Commenting on the suo moto review by the controller to deny cross-examination, the court held that reviewing its decision suo moto, is without jurisdiction and a manifest error of law. The court ruled that, “It is a settled position in law that if the law provides for a particular manner in which a particular thing is to be done, it should be done in that way only and none other. Admittedly, in the present case, no application was filed by respondent No. 3 for review of said orders, and thus, the action of respondent No. 2 in reviewing its decision suo moto, is without jurisdiction and a manifest error of law, as held in the case of Dipak Babaria and Another v. State of Gujarat and Others: (2014) 3 SCC 502.

The court allowed the writ petition of the appellant and permitted the appellant to cross-examine the expert witnesses of the opponent with a pre-condition that the appellant should first file an affidavit in evidence of its expert witnesses controverting the opinions of the expert witnesses of the opponent.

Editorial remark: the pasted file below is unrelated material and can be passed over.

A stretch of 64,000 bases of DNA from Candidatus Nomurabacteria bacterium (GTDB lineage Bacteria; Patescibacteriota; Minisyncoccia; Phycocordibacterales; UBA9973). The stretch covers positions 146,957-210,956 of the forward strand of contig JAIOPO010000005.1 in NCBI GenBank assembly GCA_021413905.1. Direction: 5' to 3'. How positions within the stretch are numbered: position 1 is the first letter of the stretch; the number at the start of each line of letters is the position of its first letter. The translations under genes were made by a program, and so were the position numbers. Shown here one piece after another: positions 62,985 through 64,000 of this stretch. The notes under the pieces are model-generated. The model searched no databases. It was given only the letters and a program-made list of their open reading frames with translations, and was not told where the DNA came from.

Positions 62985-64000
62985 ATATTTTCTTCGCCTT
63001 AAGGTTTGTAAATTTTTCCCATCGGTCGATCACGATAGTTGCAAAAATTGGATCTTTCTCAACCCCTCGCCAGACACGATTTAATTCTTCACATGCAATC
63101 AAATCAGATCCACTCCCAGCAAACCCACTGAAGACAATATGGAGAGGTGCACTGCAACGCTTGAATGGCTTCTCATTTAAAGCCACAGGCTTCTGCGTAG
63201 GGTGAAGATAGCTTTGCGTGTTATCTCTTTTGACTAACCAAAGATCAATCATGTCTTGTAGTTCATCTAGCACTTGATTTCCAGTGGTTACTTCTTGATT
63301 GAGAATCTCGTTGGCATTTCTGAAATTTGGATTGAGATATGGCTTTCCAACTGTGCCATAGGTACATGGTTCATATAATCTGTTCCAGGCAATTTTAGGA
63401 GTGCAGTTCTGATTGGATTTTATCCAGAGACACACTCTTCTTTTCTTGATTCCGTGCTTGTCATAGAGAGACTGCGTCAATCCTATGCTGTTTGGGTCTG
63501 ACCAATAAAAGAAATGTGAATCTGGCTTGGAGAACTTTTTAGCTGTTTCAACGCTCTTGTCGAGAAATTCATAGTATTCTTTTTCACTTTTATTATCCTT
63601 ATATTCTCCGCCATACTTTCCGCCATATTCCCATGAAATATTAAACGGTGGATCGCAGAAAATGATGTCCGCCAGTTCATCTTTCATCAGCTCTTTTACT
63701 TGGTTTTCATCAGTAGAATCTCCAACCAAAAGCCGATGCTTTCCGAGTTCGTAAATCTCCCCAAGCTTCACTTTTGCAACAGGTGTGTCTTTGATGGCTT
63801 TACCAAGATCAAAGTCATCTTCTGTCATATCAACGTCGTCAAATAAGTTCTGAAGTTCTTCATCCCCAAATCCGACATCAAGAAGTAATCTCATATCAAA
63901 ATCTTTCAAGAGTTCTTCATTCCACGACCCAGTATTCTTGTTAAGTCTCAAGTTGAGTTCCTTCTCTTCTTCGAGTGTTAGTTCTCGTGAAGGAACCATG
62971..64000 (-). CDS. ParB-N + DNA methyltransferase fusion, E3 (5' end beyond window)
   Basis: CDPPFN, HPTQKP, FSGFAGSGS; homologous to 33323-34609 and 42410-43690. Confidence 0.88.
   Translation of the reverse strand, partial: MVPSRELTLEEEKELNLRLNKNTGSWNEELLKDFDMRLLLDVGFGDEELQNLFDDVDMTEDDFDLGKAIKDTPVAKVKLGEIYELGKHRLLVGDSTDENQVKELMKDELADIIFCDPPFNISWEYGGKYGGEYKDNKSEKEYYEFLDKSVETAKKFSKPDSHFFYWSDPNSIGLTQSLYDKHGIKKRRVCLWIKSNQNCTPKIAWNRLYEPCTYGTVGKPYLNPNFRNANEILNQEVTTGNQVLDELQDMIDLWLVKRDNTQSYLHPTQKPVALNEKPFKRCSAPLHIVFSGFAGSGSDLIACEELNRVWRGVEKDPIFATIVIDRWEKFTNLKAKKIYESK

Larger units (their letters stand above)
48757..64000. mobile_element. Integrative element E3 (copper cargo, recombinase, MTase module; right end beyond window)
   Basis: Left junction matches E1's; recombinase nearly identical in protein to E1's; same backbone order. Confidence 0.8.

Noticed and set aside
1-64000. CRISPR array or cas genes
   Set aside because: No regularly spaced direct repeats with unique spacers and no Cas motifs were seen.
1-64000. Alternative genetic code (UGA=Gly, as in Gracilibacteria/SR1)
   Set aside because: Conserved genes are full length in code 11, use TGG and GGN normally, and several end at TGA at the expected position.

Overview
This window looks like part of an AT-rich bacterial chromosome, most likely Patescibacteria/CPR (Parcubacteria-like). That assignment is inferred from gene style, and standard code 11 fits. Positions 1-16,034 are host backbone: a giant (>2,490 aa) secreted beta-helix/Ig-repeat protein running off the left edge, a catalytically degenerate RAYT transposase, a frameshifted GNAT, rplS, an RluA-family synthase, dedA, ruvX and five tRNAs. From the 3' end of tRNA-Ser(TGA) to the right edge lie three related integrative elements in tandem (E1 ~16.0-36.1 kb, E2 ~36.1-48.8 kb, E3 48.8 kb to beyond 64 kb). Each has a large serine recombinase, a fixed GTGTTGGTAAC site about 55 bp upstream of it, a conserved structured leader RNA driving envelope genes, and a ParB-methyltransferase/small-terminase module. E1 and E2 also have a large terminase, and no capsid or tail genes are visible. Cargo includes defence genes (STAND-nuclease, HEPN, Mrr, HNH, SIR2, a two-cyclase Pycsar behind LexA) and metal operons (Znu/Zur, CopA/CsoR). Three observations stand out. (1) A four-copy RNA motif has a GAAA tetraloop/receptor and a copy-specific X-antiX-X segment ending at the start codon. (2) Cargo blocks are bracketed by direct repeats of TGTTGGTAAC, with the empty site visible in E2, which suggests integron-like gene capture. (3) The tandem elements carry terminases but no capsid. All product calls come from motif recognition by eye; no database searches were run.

Division bench ruling in the Onyx case 

The appellant preferred a letters patent appeal before the division bench to seek a limited relief to set aside pre-condition imposed by the court. The opponent on the other hand preferred a letters patent appeal before the division bench for quashing of the order of the single judge granting permission to cross-examination with pre-condition. The Division Bench of the Delhi High Court in its order dated September 26, 2019, upheld the decision of the single judge to allow the cross-examination of the experts. The bench further ruled that the objections in the reply statement are the reasons for seeking cross-examination.

The court observed that “on a conjoint reading of Section 77 with Section 79 of the Act and Rules 55A, 56, 57, 58 and 59 of the Rules, there is no need for the patentee to give separate reasons for seeking cross-examination of the witnesses whose affidavits are being relied upon by the opponent.” The Learned Single Judge is, therefore, right in affirming the right of Onyx to cross-examine Dr Surajit Sinha and Dr Prachi Tiwari.